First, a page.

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Posted at 12:04 PM ET, 12/10/2012

Behind 30 hours of fog: warm air moving over cold ground, “advection fog”


D.C.’s historic monuments are barely visible from less than a mile away at 11 a.m. Monday (National Park Service)

Since Saturday night, widespread fog has covered large parts of the Washington, D.C. metro region. The explanation is pretty simple: the ground has been relatively cold compared to the air trying to sneak in from the south.

We’ve had a prolonged episode of what’s known as “advection fog”. It’s caused by “the horizontal movement of warm moist air over a cold surface” says the National Weather Service. Note: advection sounds like a fancy word, but it really just means moving air.


Left: Temperatures at 11 a.m. Monday. Notice the cold air to the north (mid-40s in south central Pa.) and warm air to the southeast (near 70 in Salisbury, Md.). Right: Weather map at 9 a.m. shows warm front draped over central Va. - wedge of cool air is north of front. Fog forms on the north side of the wedge/front - where cool air and warm air intersect near the ground. (National Weather Service)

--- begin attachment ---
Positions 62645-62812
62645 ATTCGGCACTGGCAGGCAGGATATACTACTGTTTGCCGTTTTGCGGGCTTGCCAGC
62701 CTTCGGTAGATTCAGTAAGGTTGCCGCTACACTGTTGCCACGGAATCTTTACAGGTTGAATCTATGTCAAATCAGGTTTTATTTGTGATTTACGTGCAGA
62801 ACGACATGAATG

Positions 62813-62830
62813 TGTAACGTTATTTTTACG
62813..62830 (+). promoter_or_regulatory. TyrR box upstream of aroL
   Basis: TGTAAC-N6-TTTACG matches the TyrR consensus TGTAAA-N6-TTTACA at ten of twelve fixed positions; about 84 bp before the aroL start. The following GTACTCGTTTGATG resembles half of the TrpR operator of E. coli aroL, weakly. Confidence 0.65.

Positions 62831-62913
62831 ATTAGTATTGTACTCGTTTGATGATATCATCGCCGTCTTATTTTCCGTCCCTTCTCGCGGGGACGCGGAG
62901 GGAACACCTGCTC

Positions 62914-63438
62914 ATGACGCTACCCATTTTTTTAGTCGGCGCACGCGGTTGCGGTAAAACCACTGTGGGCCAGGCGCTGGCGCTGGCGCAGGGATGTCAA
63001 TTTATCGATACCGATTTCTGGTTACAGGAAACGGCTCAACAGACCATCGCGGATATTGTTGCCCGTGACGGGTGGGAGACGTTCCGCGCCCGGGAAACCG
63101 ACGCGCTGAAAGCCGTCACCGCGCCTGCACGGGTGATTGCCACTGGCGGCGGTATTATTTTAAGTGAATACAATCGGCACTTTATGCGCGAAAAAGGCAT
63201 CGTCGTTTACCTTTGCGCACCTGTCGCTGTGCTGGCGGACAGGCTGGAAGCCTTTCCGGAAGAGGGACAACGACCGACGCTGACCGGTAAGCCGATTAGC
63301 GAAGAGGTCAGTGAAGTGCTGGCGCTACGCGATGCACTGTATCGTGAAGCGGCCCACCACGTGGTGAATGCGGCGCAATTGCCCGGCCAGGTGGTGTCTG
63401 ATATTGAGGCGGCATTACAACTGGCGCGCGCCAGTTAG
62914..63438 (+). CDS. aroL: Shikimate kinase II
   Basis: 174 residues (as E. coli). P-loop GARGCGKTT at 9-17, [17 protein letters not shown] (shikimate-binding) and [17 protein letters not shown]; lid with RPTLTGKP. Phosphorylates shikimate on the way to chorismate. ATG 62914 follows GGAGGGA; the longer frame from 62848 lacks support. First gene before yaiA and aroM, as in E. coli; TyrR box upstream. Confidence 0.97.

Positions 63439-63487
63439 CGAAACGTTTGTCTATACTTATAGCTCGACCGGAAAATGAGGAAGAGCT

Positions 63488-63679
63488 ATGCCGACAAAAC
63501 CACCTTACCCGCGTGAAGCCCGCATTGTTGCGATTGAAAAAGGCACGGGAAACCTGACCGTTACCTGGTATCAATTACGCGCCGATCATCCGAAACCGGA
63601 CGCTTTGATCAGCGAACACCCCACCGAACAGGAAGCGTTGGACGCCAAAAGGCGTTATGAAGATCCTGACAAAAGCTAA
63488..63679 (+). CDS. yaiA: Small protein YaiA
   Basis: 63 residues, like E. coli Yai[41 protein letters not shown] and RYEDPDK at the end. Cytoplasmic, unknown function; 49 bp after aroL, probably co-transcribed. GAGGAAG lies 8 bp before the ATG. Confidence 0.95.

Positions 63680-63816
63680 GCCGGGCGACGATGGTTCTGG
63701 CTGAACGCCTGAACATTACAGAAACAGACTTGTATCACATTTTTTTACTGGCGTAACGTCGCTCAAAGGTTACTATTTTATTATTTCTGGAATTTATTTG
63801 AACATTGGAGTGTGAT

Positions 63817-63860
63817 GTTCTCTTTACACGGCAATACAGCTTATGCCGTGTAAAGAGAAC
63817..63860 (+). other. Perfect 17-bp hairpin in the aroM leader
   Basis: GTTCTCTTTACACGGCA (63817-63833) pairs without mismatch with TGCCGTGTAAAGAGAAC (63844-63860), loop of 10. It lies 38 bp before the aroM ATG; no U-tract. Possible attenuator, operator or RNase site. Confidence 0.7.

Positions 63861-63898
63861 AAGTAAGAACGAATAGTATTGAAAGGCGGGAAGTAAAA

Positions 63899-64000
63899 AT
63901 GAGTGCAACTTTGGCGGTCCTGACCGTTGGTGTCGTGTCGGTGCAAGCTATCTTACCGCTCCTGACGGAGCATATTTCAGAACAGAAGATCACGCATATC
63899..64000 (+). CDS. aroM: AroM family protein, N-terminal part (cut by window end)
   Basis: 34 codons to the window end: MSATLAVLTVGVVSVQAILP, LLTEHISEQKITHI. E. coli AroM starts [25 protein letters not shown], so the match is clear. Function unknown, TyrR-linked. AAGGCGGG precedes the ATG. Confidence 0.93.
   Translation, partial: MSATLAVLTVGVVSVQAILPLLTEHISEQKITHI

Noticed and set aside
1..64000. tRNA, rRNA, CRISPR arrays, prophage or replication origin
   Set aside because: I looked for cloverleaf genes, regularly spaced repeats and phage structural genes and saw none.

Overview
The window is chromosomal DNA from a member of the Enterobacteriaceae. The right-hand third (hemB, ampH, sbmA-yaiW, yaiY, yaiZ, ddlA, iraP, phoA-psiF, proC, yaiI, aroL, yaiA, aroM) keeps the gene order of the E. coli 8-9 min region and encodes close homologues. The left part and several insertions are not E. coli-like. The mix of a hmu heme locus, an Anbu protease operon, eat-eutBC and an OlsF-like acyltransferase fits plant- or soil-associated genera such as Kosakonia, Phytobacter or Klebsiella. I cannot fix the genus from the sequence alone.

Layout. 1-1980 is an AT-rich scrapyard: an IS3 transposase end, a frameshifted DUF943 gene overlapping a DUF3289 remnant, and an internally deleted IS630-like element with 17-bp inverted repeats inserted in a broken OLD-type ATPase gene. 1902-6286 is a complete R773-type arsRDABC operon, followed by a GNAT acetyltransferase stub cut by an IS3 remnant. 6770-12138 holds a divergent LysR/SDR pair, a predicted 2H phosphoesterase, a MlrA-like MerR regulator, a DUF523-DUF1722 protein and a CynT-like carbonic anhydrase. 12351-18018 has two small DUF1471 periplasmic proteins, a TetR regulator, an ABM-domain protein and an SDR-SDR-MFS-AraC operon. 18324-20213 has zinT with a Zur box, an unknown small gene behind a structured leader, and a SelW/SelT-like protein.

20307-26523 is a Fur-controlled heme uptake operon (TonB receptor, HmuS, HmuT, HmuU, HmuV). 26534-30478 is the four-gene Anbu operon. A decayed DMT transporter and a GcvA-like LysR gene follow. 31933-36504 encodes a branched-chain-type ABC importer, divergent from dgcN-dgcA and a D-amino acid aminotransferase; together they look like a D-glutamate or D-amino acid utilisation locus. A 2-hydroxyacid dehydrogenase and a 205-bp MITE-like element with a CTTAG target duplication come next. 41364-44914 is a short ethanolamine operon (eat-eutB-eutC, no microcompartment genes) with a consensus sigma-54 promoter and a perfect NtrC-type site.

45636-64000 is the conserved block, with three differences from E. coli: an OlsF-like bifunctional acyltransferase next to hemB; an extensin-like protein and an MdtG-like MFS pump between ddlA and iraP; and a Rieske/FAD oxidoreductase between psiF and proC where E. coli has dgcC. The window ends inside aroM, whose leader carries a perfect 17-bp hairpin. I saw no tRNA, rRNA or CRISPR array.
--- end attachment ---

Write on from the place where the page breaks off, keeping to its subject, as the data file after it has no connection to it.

The website Haby’s Hints provides a somewhat deeper explanation:

The setup for advection fog will often include an advection pattern bringing in warmer and more moist air from the south. The set-up for the ground surface will be a snow covered ground or a saturated ground that has been chilled by cold temperatures before the winds shift back from a southerly type direction.

The circumstances described are exactly those we’ve had in the D.C. area.

The cold air near the ground has come courtesy of cold air damming, where high pressure to our north and its clockwise circulation has driven a wedge of cool air southward. At the same time, warm air has been trying to make a push northward. The intersection of warm air with cold air has resulted in condensation, producing 33 hours of fog in the last 38 hours at D.C.’s Reagan National Airport.

Related: Fog blankets D.C., cuts visibility

This afternoon, as the infux of warm air strengthens, the lingering chilly air near the surface will weaken (or get mixed out) and the fog will burn off. That’s already happening, as visibilities have improved from just 0.13 mile (220 yards) at 1 a.m. to about a half mile at noon.

Check out the scene to our west along the Skyline Drive and the adjacent Shenandoah Valley where fog has lifted...


Web cam image from Big Meadows along the Skyline Drive looking into the Shenandoah Valley around noon. (National Park Service)

By  |  12:04 PM ET, 12/10/2012

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